BRIEF REPORT | doi:10.20944/preprints202004.0353.v1
Online: 19 April 2020 (16:54:43 CEST)
We have proposed a model considering two equally sized population (group A and group B) with low and high levels of disease tolerance. We have argued that in the more tolerant group (group B) the progression of the disease with respect to time will be slow with lower number of infections at any given time. We attribute this effect to the innate immunity which advantageously, can also be one of the major contributing factors for flattening the curve. We have compared the growth of Covid-19 disease in various countries to understand this effect.
HYPOTHESIS | doi:10.20944/preprints202006.0178.v1
Subject: Biology, Physiology Keywords: innate immune memory; RNA-i; antiviral immunity; COVID-19; ADE
Online: 14 June 2020 (14:43:09 CEST)
The role of innate immunity in neutralization of viral infections (including COVID-19) and forming long-lasting and specific immune memory is considered. It is assumed that antiviral protection is generated by the mechanism of RNA interference (RNAi) and is based on the presence of specific viral patterns in the DNA library of the host cells.
REVIEW | doi:10.20944/preprints202101.0171.v1
Subject: Life Sciences, Biochemistry Keywords: microgravity; spaceflight; immunology; pathogens; macrophages; bacteria; viruses; innate immune response; adaptive immune response
Online: 11 January 2021 (09:44:52 CET)
Immune dysfunction has long been reported by medical professionals regarding astronauts suffering from opportunistic infections both during their time in space and a short time period afterwards once back on Earth. Various species of prokaryotes on board these space missions or cultured in a microgravity analogue exhibit increased virulence, enhanced formation of biofilms, and in some cases develop specific resistance for specific antibiotics. This poses a substantial health hazard to the astronauts confined in constant proximity to any present bacterial pathogens on long space missions with a finite number of resources including antibiotics. Furthermore, some bacteria cultured in microgravity develop phenotypes not seen in Earth gravity conditions, providing novel insights into bacterial evolution and research.
REVIEW | doi:10.20944/preprints202208.0502.v1
Subject: Life Sciences, Immunology Keywords: Trained immunity; innate immune memory; respiratory pathogens; BCG; next-generation vac-cines; COVID-19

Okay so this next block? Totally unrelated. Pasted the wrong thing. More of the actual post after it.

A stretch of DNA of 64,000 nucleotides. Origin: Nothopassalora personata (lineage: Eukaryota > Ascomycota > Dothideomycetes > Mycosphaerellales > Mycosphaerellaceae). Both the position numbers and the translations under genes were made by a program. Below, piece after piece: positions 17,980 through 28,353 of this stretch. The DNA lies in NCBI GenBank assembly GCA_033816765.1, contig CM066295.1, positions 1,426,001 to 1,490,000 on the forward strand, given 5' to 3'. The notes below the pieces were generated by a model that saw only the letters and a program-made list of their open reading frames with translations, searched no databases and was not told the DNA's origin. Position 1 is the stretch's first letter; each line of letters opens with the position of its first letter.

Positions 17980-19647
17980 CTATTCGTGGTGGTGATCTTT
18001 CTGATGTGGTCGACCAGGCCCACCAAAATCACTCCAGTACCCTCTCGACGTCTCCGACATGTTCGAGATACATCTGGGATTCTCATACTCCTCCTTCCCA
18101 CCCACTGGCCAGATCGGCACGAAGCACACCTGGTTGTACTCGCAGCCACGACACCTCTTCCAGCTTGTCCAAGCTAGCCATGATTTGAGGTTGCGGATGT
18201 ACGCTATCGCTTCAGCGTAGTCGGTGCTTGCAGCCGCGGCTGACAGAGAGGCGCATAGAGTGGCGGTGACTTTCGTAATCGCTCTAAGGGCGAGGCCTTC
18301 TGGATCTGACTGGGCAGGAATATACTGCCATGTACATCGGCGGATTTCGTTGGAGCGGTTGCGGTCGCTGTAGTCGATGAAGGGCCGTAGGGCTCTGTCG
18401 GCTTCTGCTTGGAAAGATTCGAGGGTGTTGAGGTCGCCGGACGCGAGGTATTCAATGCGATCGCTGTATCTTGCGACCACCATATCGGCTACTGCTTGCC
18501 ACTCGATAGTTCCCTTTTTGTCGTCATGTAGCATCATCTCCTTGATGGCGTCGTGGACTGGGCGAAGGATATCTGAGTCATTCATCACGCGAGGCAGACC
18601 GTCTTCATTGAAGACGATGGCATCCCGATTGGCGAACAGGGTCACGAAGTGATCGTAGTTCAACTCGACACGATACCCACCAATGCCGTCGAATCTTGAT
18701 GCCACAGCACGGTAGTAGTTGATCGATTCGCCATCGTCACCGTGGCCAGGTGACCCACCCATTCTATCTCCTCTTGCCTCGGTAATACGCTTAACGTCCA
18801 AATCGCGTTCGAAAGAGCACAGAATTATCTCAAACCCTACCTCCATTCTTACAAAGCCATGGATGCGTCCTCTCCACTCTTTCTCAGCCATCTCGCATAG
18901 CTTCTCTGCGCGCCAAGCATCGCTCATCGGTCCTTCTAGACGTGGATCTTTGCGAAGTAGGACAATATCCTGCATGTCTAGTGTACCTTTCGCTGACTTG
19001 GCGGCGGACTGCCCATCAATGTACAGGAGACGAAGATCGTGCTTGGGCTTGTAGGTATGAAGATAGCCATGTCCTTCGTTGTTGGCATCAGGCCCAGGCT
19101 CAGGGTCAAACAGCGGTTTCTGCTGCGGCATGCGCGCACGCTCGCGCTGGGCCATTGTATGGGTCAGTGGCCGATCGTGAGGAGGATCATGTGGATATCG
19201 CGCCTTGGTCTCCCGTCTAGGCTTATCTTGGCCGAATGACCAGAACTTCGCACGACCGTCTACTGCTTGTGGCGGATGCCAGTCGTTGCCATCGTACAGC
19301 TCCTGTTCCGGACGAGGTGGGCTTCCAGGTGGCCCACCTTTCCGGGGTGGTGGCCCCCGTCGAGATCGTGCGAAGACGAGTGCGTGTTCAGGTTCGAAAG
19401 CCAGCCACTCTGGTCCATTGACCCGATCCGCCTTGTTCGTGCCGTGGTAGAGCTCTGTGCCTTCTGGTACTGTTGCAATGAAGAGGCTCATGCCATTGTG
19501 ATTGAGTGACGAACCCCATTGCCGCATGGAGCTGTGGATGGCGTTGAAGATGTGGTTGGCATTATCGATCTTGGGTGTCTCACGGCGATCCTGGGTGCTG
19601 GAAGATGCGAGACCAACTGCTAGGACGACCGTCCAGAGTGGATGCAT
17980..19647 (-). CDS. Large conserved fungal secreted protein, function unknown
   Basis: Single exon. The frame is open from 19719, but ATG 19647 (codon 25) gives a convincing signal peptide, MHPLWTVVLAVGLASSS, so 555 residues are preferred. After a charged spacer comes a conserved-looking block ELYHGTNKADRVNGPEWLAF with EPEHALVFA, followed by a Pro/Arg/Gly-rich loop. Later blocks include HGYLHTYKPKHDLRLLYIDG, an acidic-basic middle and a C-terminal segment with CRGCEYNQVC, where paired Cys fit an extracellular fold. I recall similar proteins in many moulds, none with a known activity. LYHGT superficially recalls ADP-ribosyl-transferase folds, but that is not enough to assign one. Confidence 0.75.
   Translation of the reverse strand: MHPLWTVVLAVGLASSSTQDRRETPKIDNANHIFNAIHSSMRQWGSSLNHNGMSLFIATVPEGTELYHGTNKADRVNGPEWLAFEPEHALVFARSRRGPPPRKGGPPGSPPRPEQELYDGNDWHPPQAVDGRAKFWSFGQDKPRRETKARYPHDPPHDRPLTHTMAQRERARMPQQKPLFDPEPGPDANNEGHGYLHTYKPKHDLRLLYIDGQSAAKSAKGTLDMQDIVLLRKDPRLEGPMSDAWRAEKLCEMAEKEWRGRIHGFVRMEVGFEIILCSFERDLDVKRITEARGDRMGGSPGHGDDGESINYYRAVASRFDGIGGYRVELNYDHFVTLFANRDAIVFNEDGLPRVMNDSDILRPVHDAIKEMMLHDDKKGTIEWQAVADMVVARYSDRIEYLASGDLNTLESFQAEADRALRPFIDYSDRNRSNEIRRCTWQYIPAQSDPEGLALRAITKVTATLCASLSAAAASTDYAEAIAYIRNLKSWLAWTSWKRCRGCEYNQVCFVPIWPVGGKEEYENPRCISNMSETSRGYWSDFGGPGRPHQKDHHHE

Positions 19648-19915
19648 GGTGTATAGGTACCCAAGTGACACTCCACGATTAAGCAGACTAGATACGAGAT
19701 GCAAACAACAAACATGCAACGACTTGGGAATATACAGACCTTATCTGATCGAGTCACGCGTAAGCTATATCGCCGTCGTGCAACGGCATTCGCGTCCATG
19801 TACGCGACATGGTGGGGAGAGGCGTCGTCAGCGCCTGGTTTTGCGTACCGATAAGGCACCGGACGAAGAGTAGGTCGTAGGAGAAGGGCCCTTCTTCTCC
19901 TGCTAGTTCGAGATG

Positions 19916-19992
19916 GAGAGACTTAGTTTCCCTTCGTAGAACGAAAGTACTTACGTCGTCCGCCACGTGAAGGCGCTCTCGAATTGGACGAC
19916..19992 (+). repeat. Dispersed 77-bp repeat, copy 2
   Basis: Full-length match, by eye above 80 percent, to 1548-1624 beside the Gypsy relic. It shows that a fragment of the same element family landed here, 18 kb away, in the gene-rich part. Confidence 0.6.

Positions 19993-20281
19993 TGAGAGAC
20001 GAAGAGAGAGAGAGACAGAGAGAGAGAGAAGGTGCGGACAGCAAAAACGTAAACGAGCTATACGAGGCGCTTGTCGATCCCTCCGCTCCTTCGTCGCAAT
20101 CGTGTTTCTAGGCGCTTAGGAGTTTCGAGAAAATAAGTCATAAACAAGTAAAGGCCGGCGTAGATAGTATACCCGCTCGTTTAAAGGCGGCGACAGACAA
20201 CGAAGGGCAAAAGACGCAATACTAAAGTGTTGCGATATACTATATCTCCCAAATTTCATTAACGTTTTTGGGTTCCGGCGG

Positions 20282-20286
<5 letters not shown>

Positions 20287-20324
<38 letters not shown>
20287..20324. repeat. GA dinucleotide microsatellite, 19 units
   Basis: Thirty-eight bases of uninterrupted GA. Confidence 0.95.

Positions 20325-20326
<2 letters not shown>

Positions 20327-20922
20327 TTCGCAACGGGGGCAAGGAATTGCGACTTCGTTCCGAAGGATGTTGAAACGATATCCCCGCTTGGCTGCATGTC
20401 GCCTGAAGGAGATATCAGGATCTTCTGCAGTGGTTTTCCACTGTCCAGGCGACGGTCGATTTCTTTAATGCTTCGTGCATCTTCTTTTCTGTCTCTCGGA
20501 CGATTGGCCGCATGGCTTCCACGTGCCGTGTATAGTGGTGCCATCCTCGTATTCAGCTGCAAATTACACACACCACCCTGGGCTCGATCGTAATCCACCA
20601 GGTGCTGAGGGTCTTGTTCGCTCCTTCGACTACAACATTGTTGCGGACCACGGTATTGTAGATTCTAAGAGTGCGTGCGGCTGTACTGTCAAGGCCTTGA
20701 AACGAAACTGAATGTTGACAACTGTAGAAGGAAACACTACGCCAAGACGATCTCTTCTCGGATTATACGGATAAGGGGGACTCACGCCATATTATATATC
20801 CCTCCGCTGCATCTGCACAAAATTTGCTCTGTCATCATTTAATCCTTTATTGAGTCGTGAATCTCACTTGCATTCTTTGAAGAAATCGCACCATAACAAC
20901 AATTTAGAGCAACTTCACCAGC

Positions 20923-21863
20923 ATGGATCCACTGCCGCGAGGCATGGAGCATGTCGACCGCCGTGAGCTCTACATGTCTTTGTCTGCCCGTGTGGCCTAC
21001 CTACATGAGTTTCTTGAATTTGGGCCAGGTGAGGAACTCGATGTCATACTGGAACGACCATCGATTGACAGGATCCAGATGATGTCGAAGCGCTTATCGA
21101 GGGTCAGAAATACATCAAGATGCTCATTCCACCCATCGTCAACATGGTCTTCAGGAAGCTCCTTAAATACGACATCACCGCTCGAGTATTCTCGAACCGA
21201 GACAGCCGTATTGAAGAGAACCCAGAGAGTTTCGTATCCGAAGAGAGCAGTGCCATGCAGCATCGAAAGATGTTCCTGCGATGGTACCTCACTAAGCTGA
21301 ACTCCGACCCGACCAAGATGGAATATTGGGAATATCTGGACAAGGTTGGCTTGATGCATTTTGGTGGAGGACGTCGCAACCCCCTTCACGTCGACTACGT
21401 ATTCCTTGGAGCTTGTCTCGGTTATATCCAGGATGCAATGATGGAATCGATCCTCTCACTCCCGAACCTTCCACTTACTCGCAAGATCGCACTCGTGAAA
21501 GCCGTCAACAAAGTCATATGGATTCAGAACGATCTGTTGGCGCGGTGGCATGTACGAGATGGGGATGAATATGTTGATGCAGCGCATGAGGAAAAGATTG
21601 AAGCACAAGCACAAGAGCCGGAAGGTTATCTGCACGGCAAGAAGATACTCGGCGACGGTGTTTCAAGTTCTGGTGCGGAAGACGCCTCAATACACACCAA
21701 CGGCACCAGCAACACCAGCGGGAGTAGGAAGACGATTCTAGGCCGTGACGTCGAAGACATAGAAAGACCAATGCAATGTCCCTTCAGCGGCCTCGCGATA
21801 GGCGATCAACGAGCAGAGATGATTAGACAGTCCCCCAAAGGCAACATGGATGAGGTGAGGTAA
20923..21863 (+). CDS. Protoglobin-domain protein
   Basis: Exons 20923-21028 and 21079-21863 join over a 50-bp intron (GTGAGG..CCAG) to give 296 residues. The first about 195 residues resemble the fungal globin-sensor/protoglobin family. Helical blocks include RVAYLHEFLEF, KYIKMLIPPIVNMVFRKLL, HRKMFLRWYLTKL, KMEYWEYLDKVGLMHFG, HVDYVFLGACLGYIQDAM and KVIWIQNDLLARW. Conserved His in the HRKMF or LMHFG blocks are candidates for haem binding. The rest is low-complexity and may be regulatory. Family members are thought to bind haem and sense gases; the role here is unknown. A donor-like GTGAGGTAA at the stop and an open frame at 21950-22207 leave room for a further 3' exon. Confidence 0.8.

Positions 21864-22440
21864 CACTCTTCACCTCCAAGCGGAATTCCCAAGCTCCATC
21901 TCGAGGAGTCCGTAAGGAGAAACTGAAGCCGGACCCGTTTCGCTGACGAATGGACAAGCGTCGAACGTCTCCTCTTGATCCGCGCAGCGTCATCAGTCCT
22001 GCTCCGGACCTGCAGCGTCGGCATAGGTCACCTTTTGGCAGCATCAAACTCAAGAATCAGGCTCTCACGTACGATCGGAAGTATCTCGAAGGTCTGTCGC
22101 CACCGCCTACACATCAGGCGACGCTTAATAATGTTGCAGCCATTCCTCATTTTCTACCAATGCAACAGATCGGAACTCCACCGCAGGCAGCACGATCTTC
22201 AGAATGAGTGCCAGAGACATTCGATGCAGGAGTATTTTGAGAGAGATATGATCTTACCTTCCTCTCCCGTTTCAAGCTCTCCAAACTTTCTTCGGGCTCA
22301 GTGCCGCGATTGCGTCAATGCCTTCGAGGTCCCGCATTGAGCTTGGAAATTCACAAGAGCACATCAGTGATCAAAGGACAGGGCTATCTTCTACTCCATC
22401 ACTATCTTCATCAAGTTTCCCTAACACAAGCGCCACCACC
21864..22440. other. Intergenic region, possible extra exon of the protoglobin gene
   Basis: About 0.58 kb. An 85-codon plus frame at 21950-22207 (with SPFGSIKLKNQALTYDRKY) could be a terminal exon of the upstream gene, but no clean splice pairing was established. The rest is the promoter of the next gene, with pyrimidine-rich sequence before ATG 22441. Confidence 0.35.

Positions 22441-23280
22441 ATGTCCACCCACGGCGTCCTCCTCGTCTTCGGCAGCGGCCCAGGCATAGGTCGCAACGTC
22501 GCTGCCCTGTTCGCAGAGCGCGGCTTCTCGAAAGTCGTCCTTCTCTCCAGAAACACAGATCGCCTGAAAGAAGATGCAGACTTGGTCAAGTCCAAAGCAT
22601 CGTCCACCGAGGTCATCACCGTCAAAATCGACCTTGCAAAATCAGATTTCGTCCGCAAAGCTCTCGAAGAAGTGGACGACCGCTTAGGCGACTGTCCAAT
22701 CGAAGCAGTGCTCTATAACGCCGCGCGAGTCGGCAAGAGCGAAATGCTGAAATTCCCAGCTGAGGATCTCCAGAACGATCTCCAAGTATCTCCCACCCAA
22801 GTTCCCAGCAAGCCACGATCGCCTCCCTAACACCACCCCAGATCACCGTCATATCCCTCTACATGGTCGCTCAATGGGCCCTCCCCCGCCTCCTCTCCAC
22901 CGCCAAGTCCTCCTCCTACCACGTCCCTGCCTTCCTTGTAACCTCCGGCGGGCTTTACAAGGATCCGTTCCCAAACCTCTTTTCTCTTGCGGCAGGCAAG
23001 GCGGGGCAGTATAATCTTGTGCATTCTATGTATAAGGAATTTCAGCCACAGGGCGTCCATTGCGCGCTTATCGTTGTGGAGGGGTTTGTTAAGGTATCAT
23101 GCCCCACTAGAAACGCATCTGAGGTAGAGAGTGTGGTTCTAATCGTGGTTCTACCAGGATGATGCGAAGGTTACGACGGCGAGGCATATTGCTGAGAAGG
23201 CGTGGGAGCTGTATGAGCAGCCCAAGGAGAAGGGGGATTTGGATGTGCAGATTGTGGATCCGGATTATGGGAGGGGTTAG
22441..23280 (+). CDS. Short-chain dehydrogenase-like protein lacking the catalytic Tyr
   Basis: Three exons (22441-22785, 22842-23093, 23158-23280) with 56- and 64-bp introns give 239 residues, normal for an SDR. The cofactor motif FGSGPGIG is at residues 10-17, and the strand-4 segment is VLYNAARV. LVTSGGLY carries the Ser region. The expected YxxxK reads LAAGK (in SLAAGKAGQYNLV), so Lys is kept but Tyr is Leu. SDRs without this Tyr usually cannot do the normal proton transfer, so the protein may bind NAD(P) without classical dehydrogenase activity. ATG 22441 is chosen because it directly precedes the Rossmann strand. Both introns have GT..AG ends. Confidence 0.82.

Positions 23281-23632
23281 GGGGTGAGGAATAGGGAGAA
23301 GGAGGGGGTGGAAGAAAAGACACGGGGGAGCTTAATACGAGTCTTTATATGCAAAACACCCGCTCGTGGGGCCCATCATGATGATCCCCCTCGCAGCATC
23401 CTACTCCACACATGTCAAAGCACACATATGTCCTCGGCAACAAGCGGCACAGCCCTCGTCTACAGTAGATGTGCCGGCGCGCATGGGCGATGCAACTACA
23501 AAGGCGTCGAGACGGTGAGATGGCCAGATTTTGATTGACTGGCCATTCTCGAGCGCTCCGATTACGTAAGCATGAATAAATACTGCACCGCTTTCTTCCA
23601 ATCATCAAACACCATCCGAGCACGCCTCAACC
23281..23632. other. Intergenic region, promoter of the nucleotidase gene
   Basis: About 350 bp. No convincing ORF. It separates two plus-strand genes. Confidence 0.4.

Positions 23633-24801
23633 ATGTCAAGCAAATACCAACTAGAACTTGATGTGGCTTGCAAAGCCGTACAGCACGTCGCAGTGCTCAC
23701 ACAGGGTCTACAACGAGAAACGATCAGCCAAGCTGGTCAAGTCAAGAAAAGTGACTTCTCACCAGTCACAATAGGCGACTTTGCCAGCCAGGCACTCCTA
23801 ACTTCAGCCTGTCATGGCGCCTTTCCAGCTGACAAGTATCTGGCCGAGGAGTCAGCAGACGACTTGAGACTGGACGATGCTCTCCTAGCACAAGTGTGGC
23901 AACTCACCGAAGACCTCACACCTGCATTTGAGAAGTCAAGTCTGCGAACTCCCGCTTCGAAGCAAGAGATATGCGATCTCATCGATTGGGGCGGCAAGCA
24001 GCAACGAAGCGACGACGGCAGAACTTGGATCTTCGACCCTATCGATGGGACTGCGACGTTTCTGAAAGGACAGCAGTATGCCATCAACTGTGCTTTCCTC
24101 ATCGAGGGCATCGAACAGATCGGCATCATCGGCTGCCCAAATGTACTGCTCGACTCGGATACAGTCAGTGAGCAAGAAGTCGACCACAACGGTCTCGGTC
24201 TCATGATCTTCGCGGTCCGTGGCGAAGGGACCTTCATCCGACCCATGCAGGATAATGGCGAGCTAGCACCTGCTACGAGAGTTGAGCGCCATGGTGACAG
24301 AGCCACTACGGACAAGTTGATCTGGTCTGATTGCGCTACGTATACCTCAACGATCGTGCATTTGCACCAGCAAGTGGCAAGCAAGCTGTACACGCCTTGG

Online: 30 August 2022 (03:55:12 CEST)
The COVID-19 pandemic exposed the vulnerability of current vaccine technologies characterized by a slow onset of action and antigen-specific immune response. Although parental vaccines offer long-term protection against homologous strains, they rely exclusively on adaptive immune memory to produce neutralizing antibodies that are ineffective against new vaccine variants. Moreover, growing evidence highlights the multifaceted functions of trained immunity to elicit a rapid and enhanced innate response against unrelated stimuli or pathogens to subsequent triggers. This review discusses the protective role of trained immunity against respiratory pathogens and the experimental models essential for evaluating novel inducers of trained immunity. We further elaborate on the potential of trained immunity to leverage protection against emerging pathogens via recognition of diverse antigens by pathogen recognition receptors (PPRs) on innate immune cells. We also propose integrating trained- with adaptive- immunity to shape next-generation vaccines by coupling each one's unique characteristics.
REVIEW | doi:10.20944/preprints202209.0487.v2
Subject: Medicine & Pharmacology, Cardiology Keywords: Immunology; innate immunity; immunogenetics; noncoding genome; tRNA biology; evolutionary genetics (list 3-10 specific to the article yet reasonably common within the subject discipline)
Online: 1 November 2022 (09:55:10 CET)
During the past few years unexpected developments have driven studies in the field of clinical immunology. One driver of immense impact was the outbreak of a pandemic caused by the novel virus SARS-CoV-2. Excellent recent reviews address diverse aspects of immunological re-search into cardiovascular diseases. Here, we specifically focus on selected studies taking ad-vantage of advanced state-of-the-art molecular genetic methods ranging from genome-wide epi/transcriptome mapping and variant scanning to optogenetics and chemogenetics. First, we discuss emerging clinical relevance of advanced diagnostics for cardiovascular diseases - includ-ing those associated with COVID-19 - with a focus on the role of inflammation in cardiomyopa-thies and arrhythmias. Second, we consider newly identified immunological interactions at or-gan and systems level which affect cardiovascular pathogenesis. Thus, studies into immune in-fluences arising from the intestinal system are moving towards therapeutic exploitation. Fur-ther, powerful new research tools have enabled novel insight into brain – immune system inter-actions at unprecedented resolution. This latter line of investigation emphasizes the strength of influence of emotional stress - acting through defined brain regions - upon viral and cardiovas-cular disorders. Several challenges need to be overcome before the full impact of these far-reaching new findings will hit the clinical arena.
ARTICLE | doi:10.20944/preprints201906.0028.v1
Subject: Life Sciences, Immunology Keywords: autoimmunity; toll-like receptors; TLR; nucleotide-binding oligomerization domain; NOD1; major histocompatibility complex; MHC; human leukocyte antigens; HLA; proteasome; innate immunity; adaptive immunity; T cells; B cells; antibodies; microbiome; tolerance; self; non-self; antigen processing
Online: 4 June 2019 (10:21:32 CEST)